How to Rag Curl Your Hair At Home - BrianaDragon Creations

How to Rag Curl Your Hair At Home

Woman Happy Hair Curls - Image: Public Domain, Pixabay
Posted by / August 2, 2014 / 0 Comments

Woman Happy Hair Curls - Image: Public Domain, Pixabay

Get pretty curls at home without a perm or curling iron

Do you want pretty, temporary curls without using a curling iron, rollers or getting a perm? Rag curls are the way to go, and anyone can do them.

Rag curls go way back; my great grandmother did them for my grandma when she was a little girl. Rollers cost money, bobby pins can hurt, and nearly everyone has some old fabric kicking around. It takes time, but the results look very nice. It’s also easier on your hair than perms and curling irons. I have very fine hair and I don’t like to damage it with heat or chemicals, so I love rag curling because it’s gentle.

All you need to do rag curls is some sort of fabric torn or cut into strips about an inch wide by six inches long. Soft fabrics work best. Old t-shirts are perfect for rag curls. How many strips you’ll need depends on how many curls you want, and how much hair you’re working with. You’ll probably need at least 20 strips for large, soft curls on an adult. For smaller curls you’ll need more.

It’s best to do your rag curls shortly after you’ve washed your hair. You don’t want it dripping wet, but damp is best. The curls won’t hold as well if your hair is dry. It’s also a good idea to slightly over-condition your hair before doing the curls. I’m not sure why, but it seems to help them hold longer and not frizz later in the day. (If you’re a natural fan like me, rub a little vitamin E oil or coconut oil in.)

You’ll want to start at the front of your head whether you’re curling yourself or have a friend to help. I recommend getting assistance if you have really long hair. For loose, flowing curls, take up one inch sections of hair, but smaller bundles if you want tighter curls. Pull your hair straight up from your head, and fold the center of the fabric strip over the tips of your hair. Begin rolling your hair on the fabric. For big curls, keep your hair in the center of the strip; for spiral curls wrap your hair down the length of the strip. Always roll toward the back of your head. When you finish the roll, your roots should be at the front (forehead side) of the roll, not behind. This makes the curls flow away from your face, instead of into it. When you get down to the root, tie the ends of the fabric around the roots of your hair.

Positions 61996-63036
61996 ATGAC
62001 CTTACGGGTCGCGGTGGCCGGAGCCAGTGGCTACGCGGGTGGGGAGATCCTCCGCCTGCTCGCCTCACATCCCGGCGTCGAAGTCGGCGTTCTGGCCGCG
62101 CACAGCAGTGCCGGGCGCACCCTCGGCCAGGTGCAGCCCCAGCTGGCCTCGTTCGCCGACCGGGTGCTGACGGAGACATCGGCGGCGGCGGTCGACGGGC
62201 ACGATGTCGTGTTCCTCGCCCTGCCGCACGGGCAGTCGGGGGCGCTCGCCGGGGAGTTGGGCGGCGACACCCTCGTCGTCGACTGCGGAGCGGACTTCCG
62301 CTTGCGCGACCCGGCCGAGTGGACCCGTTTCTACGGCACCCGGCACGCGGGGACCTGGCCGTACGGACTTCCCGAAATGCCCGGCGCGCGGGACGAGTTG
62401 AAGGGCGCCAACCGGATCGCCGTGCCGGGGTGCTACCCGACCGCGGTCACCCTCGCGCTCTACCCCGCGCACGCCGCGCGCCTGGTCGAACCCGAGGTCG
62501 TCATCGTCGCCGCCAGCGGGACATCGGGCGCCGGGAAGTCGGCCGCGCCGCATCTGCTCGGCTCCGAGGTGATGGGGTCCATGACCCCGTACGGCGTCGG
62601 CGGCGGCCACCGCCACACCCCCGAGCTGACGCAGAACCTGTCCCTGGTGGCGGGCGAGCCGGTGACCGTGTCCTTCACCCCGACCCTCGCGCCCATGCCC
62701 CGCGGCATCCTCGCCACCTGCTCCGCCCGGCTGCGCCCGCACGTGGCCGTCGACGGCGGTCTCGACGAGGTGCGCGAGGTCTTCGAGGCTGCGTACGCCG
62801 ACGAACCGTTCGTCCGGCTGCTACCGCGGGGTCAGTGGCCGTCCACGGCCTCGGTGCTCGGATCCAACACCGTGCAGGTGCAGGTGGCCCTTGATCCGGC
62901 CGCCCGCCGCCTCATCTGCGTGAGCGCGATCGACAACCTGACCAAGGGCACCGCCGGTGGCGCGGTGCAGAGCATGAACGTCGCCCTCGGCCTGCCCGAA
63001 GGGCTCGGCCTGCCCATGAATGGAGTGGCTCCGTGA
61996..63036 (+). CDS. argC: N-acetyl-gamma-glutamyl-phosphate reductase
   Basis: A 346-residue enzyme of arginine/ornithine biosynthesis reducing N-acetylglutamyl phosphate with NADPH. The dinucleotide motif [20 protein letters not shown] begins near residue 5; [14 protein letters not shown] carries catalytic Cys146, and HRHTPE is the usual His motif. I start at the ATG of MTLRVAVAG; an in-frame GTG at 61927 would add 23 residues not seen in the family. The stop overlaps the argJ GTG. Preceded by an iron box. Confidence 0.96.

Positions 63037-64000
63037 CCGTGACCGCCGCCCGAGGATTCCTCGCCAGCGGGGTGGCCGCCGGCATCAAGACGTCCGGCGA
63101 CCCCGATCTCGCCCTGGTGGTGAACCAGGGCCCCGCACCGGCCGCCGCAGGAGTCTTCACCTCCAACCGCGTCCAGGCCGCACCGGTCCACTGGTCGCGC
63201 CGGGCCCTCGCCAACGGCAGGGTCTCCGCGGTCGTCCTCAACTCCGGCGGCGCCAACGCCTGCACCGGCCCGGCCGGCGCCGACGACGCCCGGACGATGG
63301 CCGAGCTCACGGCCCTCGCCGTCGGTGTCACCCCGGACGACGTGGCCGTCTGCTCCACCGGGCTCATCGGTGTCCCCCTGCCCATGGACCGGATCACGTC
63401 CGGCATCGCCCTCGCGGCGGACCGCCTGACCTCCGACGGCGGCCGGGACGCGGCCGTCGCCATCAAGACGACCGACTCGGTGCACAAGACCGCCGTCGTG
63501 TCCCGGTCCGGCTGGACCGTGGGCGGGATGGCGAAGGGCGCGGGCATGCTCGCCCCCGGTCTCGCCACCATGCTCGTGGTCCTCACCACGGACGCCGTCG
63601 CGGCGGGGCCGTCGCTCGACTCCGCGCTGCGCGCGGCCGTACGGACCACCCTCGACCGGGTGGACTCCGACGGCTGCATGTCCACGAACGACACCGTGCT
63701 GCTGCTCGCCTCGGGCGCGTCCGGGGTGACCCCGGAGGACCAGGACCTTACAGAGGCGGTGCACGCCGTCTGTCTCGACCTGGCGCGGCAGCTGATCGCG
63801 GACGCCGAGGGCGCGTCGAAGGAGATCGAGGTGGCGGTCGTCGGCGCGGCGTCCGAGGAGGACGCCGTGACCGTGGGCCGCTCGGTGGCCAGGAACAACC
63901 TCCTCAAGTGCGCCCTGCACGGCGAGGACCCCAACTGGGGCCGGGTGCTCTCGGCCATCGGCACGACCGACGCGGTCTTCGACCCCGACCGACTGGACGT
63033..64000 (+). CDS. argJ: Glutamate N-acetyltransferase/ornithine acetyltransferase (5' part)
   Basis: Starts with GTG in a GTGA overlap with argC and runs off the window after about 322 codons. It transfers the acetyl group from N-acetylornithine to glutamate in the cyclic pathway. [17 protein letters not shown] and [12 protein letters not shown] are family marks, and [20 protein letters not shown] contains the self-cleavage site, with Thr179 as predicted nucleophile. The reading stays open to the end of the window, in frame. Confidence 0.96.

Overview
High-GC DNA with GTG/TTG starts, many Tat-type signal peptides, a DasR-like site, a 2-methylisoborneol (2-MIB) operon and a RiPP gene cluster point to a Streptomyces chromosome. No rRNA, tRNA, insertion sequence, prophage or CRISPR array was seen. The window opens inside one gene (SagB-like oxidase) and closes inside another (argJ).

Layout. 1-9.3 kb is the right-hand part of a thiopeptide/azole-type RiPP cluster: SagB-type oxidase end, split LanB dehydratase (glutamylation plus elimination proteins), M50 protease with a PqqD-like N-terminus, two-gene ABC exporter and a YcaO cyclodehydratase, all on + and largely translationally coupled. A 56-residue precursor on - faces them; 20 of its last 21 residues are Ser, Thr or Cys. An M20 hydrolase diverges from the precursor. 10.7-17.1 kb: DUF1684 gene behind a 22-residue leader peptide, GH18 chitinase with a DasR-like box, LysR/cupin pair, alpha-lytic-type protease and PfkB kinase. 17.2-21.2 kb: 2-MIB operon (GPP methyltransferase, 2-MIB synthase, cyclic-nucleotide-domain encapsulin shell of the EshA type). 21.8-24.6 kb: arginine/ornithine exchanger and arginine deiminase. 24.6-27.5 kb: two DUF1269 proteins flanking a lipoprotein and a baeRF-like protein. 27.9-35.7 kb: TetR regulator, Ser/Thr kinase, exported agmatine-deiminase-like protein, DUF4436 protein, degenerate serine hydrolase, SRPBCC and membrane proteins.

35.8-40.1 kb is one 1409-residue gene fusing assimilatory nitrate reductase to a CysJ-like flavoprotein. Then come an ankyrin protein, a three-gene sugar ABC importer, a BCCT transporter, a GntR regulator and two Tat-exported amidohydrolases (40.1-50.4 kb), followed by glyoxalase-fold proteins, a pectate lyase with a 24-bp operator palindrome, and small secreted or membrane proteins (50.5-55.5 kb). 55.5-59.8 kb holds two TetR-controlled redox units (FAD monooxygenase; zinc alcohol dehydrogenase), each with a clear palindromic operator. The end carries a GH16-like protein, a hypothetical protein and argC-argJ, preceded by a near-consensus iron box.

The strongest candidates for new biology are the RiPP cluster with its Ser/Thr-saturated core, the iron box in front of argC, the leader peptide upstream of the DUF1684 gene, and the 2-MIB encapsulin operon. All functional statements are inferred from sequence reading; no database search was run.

Continue this method until you’ve curled all your hair. If you have one, put a plastic shower cap over your head to keep all the rag strips secure. Now all you have to do is go to sleep! When you get up, remove the shower cap and begin undoing the rolls, starting at the back and working forward. Be careful not to pull on your hair, unroll it gently. Once your hair is unrolled, you can use a bit of mousse or hair spray to really hold the curls in place. They typically last all day and sometimes well into a second day as long as you haven’t washed it again.

Rag curls are a great way to get a temporary look that’s inexpensive and gentle on your hair. It may take a while to get the hang of rolling your hair onto rags, but once you do you’ll love the results.

About Briana Blair

Artist, writer, ordained interfaith minister, Dr. of Metaphysics and passionate oddball. I love to create, and I love bringing knowledge and joy to others. I've been an artist for 35 years, a writer for 26 and a Pagan for 22. And I'm just getting started!
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